Strong investment performance and operating results leave the conglomerate well positioned.
Wide-moat-rated Berkshire Hathaway had a fairly quiet second quarter in its equity investment portfolio, selling some $2.1 billion worth of stock while also acquiring a little over $1 billion of equities.
We are likely to reassess our $440,000 ($293) per Class A (B) share fair value estimate in the near term.
We expect to raise our fair value estimate to $202 per share from $193 to account for continued improvements in the company's assets under management.
We are leaving our $880 per share fair value estimate in place.
The firm raised an estimated $7.7 billion from its sales of shares.
The second virtual meeting lacked quality questions at the managers about the inner workings of Berkshire's businesses.
Berkshire Hathaway announced that Greg Abel would become the next CEO when Buffett departs the scene.
Revenue, which includes unrealized and realized gains/losses from Berkshire's investments and derivatives portfolios, increased significantly.
The impact of the coronavirus, taxes, cash, and succession planning are topics that we hope Warren Buffett will address on Saturday.
We are maintaining our fair value estimate for the wide-moat firm.
Here's our view ahead of its annual meeting.
Annualized organic AUM growth of 6.8% was well above our long-term target of 3%-5% annually for the wide-moat company.
Here is where our valuations stand with Berkshire's various segments.
We expect to raise our fair value estimate following a stronger conclusion to the company's fiscal year than we had been projecting.
While the company raised an estimated $10.6 billion during the period by selling positions in 11 different stocks, the trimming of stakes in Apple (57.2 million shares for an estimated $7.1 billion) and Wells Fargo (75.0 million shares for $2.0 billion) accounted for most of the capital raised.
We're increasing our fair value estimate for the wide-moat asset manager.
While there was little in wide-moat BlackRock's fourth-quarter earnings to alter our long-term view of the firm, we expect to increase our fair value estimate to around $750 per share from $620 to account for the continued recovery in the equity, credit and currency markets following the steep COVID-19 induced sell off in the first quarter of 2020.
We believe our discounted cash flow approach best captures the company's complexity.
But the crisis will also accelerate the company's evolution from a reinvestment machine to one returning more capital to shareholders.
We're raising Waddell & Reed's fair value estimate to $25 per share.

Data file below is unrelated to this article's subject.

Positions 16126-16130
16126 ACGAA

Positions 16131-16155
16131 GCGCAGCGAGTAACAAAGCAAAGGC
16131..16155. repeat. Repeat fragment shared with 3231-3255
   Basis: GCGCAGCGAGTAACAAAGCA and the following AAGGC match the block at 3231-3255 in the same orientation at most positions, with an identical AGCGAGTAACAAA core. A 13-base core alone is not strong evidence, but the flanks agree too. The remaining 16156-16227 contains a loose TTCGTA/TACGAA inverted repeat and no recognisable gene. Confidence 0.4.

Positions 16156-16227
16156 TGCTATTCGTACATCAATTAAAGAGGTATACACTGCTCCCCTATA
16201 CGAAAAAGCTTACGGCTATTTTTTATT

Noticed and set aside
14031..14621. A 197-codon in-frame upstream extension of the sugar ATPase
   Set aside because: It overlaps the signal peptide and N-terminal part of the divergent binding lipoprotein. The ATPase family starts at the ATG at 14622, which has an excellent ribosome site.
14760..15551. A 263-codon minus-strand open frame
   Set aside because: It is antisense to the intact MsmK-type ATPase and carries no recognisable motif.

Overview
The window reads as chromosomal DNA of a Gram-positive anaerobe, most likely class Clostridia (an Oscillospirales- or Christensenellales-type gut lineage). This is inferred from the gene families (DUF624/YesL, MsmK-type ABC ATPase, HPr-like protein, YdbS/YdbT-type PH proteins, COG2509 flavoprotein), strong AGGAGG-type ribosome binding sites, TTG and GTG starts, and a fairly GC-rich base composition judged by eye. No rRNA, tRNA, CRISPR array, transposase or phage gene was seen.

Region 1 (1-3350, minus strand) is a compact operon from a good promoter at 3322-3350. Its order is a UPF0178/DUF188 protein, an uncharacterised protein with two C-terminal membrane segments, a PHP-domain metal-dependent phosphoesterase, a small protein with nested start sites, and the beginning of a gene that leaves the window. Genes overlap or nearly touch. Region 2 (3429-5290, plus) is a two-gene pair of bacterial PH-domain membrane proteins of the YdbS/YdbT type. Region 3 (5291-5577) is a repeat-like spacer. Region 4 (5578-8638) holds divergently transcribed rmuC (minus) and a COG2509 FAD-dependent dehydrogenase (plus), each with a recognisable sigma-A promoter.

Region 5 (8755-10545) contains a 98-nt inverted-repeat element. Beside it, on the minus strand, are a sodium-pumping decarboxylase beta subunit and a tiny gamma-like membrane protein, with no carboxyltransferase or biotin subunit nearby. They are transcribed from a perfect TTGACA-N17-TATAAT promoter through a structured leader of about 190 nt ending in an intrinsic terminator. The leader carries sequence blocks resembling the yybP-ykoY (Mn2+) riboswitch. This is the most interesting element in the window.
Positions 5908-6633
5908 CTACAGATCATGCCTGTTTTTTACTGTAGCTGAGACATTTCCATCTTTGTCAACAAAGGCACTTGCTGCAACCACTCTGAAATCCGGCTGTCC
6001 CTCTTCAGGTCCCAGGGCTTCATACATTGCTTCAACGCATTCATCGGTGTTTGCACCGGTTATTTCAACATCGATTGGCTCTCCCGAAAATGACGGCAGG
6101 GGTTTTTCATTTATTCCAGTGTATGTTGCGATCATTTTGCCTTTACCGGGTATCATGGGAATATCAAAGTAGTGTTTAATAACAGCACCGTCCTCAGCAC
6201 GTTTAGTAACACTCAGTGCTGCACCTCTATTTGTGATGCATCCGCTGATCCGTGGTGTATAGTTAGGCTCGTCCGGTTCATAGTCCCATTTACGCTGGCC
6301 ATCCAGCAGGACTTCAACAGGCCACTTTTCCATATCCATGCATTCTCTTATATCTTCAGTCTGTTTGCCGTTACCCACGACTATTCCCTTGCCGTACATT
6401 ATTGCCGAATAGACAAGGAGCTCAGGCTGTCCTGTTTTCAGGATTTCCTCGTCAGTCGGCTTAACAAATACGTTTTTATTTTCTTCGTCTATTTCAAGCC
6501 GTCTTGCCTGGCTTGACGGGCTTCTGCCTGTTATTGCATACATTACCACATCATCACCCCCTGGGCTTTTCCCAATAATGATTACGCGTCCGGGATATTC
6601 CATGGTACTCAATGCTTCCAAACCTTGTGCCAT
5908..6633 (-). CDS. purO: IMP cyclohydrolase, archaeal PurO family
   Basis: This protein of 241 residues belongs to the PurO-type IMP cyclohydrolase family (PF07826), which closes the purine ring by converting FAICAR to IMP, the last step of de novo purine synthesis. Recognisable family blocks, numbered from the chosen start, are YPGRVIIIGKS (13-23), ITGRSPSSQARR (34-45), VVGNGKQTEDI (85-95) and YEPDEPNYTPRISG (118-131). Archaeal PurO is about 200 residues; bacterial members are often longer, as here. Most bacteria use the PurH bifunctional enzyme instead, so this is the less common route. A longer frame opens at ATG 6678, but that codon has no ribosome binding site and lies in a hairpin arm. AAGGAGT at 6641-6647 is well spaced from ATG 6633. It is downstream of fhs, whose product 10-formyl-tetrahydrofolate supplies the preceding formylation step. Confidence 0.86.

We were not too surprised when the no-moat firm was acquired.
The wide-moat asset manager plans to launch T. Rowe Price Investment Management.
Unlike most periods, there were a few surprises in wide-moat Berkshire Hathaway's third-quarter 13-F filing, with the firm actually taking positions in four different healthcare firms--AbbVie, Merck, Bristol-Myers Squibb, and Pfizer.
We do not anticipate making any major changes to our share fair value estimate.
We are leaving our $125 per share fair value estimate in place.
We're raising our fair value estimate to $620 for the wide-moat asset manager.
The nearly $7 billion deal values the asset manager at $56 a share.
We're unlikely to alter our fair value estimates for either narrow-moat firm.
The wide-moat company is putting its capital to work, but we believe it will take more for Berkshire to push its cash balance below the $150-billion threshold.
There were few surprises in wide-moat Berkshire Hathaway's second-quarter 13-F filing.
We expect to leave our $342,500 ($228) per Class A (B) share fair value estimate in place.
We're likely to raise our fair value estimate for the asset manager.
The firm closed out the June quarter with a record $1.22 trillion in managed assets.
We expect to increase our fair value estimate for the wide-moat firm.
We do not expect to change our fair value estimate for the firm after its acquisition of Dominion Energy's gas operations.
Few surprises in filing, but sale of Goldman Sachs stake stands out in the first quarter.
We are not making any changes to our fair value estimate or moat rating for BlackRock.
Morningstar's Gregg Warren discusses the meeting's cautious tone, Berkshire's lack of buying during the downturn, and unloading the airlines.
This wide-moat firm's annual meeting reminded us to take caution and preserve cash.
We are leaving our fair value estimate in place for the wide-moat company.
Berkshire is unlikely to get through the COVID-19 pandemic and subsequent recession unscathed, so questions need to be asked.
Insurance, railroads, and share buybacks are on Gregg Warren's mind ahead of Berkshire Hathaway's annual meeting.
Gregg Warren shares his thoughts on its valuation and more.
We are making no changes to our fair value estimate for the wide-moat firm despite outflows and market losses from the first quarter.
The wide-moat firm's organic growth, market losses, and adverse currency exchange all were slightly worse than our own projections.
Volatility isn't always bad, and banks are better off now than they were in the financial crisis.
We are leaving our fair value estimate in place for the wide-moat firm.
We are placing both firms under review while we work things through our models.
The wide-moat firm added to its stake in Occidental Petroleum while whittling its stake in Wells Fargo.